The Healing of The
Dr. S. Lewis Johnson, Jr. is a Bible teacher at Believers Chapel, Dallas, Texas.
This is the second of his series of studies on the seven signs of the Lord Jesus Christ recorded in John’s Gospel prior to His death and resurrection Bee John 20:30-31).
Scripture Reading: John 4:43-54
The second of John’s signs, by which he hopes his readers will come to believe that Jesus is the Messiah, the Son of God, and that through believing might obtain eternal life, is narrated in the section that we study in this message (cf. 2:11; 20:30-31).
The occasion of our Lord’s healing of the nobleman’s son is His journey from Judaea to Galilee. He had left Judaea and had traveled through Samaria, where He had His important conversation with the Samaritan woman (cf. 4:3-4). After being there with the Samaritans for two days, He returned again to Cana of Galilee (cf. 4:43-45, 46). Cf. Isaiah 9:1-2.
There is an interesting comment in verse forty-four, “For (notice the “for”) Jesus Himself testified that a prophet hath no honor in his own country.” There is some question over the standpoint from which the comment is made. It is said by some that John writes with the assumption that Jerusalem is His city, and thus the statement is a remark concerning His reception in Judaea. On the other hand, others think that the statement is made in view of His coming ministry in Galilee, namely, that it will demonstrate the truth of the testimony that a prophet has no honor in his own country. Morris writes, “Perhaps the ‘for’ is meant to indicate that Jesus must show that this is, indeed, the case. He had come unto His own, not under delusion that He would be welcomed, but knowing full well that He must expect rejection. This would not take Him by surprise, for it was in the divine plan. So, to fulfill all this implies, He went into Galilee.”1 It is not easy to know exactly what John had in mind. We do know that it turned out to be true that both Galilee and Judaea rejected Him.
We have a common saying, “Familiarity breeds contempt,” a statement that surely reflects man’s unwitting testimony to his own depravity, and our Lord’s testimony has sometimes been related to it. In His case the rejection of Him is not a reflection upon the object of the contempt, but upon those who are so blind as to fail to see that He, one of them in His humanity, is more than one of them in His Person.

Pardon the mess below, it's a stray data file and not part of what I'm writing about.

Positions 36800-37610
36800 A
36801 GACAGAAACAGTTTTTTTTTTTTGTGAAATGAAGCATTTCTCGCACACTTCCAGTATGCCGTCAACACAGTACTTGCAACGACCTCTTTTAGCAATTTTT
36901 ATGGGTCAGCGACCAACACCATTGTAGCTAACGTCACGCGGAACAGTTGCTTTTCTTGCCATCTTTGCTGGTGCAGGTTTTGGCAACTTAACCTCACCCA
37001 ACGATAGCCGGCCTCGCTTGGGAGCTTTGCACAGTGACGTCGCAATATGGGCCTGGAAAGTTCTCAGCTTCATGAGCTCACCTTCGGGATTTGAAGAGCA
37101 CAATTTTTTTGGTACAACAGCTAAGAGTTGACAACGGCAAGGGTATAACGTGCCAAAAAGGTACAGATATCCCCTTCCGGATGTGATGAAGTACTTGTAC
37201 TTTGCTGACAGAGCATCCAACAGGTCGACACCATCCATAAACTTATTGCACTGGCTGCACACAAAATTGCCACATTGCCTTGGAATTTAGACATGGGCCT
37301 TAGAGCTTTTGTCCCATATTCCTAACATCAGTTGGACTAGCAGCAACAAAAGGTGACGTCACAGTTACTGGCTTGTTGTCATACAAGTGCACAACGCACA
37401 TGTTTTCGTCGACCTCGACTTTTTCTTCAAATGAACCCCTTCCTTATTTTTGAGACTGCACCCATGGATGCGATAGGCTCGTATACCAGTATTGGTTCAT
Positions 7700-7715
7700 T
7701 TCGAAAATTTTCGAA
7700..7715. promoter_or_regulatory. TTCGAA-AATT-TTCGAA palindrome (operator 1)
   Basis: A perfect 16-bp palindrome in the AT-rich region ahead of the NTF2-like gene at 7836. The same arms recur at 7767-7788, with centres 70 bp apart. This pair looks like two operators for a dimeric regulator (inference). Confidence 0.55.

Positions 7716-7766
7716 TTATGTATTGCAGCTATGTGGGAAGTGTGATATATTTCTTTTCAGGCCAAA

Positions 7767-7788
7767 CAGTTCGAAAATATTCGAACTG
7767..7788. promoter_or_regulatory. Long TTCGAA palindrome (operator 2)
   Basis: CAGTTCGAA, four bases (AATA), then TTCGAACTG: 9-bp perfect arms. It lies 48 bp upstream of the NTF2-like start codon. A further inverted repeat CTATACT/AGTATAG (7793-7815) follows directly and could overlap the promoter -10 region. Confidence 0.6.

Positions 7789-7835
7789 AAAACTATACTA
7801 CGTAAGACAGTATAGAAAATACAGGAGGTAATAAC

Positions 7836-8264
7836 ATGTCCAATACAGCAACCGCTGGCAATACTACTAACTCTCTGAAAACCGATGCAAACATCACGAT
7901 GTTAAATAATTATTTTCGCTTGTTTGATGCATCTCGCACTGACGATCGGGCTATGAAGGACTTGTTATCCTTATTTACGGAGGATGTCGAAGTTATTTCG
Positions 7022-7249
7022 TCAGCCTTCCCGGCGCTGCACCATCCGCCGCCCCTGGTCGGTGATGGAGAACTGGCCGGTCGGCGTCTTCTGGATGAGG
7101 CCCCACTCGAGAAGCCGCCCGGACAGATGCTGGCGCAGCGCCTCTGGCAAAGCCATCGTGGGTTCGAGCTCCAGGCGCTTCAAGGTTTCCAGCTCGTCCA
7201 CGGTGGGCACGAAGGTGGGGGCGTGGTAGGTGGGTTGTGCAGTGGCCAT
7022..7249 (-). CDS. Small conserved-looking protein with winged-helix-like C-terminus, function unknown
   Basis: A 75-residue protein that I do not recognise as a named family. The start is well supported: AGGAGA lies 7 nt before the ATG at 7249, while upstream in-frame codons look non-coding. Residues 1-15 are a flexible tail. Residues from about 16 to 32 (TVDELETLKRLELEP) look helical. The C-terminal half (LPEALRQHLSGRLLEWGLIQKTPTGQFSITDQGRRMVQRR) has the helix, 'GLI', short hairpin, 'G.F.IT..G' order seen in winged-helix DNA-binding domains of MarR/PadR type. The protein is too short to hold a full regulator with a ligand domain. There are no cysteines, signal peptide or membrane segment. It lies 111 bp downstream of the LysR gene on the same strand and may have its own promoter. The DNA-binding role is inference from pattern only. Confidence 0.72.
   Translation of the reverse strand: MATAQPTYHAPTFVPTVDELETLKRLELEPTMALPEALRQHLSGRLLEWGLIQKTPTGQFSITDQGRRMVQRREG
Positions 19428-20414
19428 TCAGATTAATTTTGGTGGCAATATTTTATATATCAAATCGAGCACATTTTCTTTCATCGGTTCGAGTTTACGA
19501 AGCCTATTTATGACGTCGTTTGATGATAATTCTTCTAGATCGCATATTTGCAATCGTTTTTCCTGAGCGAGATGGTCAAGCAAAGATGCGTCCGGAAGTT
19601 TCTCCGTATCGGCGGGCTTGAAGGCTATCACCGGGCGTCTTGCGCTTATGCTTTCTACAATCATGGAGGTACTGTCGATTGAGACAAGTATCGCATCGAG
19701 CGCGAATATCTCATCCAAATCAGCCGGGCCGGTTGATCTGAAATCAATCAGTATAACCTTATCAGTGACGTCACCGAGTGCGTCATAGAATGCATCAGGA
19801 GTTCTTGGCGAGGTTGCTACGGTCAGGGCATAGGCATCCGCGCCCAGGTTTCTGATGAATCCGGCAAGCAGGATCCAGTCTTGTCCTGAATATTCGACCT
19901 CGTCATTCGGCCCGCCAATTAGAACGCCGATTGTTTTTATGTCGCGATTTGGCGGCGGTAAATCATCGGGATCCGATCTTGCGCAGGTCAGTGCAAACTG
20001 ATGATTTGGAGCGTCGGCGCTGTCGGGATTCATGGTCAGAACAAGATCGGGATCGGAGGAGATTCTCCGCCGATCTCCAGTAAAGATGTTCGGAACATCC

The nobleman evidently was from Capernaum, the place by the side of the Sea of Galilee that Jesus made His center of operations for some time after He left Nazareth. Cana was about twenty to twenty-five miles distant, and it was to Cana that He had come. He had been welcomed in Galilee, for the Galileans had been in Jerusalem when He was there, and they had seen the things that He had done there (the verb translated by “received” in the AV is one that means to receive gladly, to welcome). They were skill filled with the enthusiasm that He was a prophet, but things would change later.
We turn to the account of the miracle now.
The nobleman (John 4:46). There are three important characters in the story of the healing: the nobleman, the son, and the Lord Jesus Christ.
The nobleman (lit., a king’s man) served Herod Antipas, but whether in a civil or military status we do not know. Some have sought to make a connection between the steward of Herod mentioned in Luke 8:3, and others with Manaen , who had been brought up with Herod, mentioned in Acts 13:1. These suggestions are purely speculative.
One thing we do know is this: He was a nobleman, and he through his contact with the Lord Jesus passed into a new realm, becoming a nobleman in the Kingdom of God and of Christ. And, further he carried “his whole house” (v. 53) with him into that kingdom, too.
He illustrates the fact that social status is no barrier to entrance into the kingdom. Lady Huntingdon, the friend of the Wesleys and Whitefield, who took a very active part in the great spiritual movement of the wonderful days in which these men lived, used to say that she was going to heaven by an “m.” When asked what she meant, she replied that she was, indeed, thankful the Bible did not say, “not any noble are called,” but “not many noble.” Therefore, she got in by an “m.”
The son (John 4:46). The son of the nobleman does not loom large in the account. It is simply said that he was “sick at Capernaum.” The tense of the Greek verb only tells us that he was lying ill, but in the following verse it is said that he was about to die, as it is clear that his illness was a very serious and critical one.
The Lord (John 4:46). John refers to the Lord Jesus simply by the term, “Jesus” (AV; the Greek text that John wrote probably said simply He), but it is clear from what happens that He is “the Great Physician,” both physically and spiritually.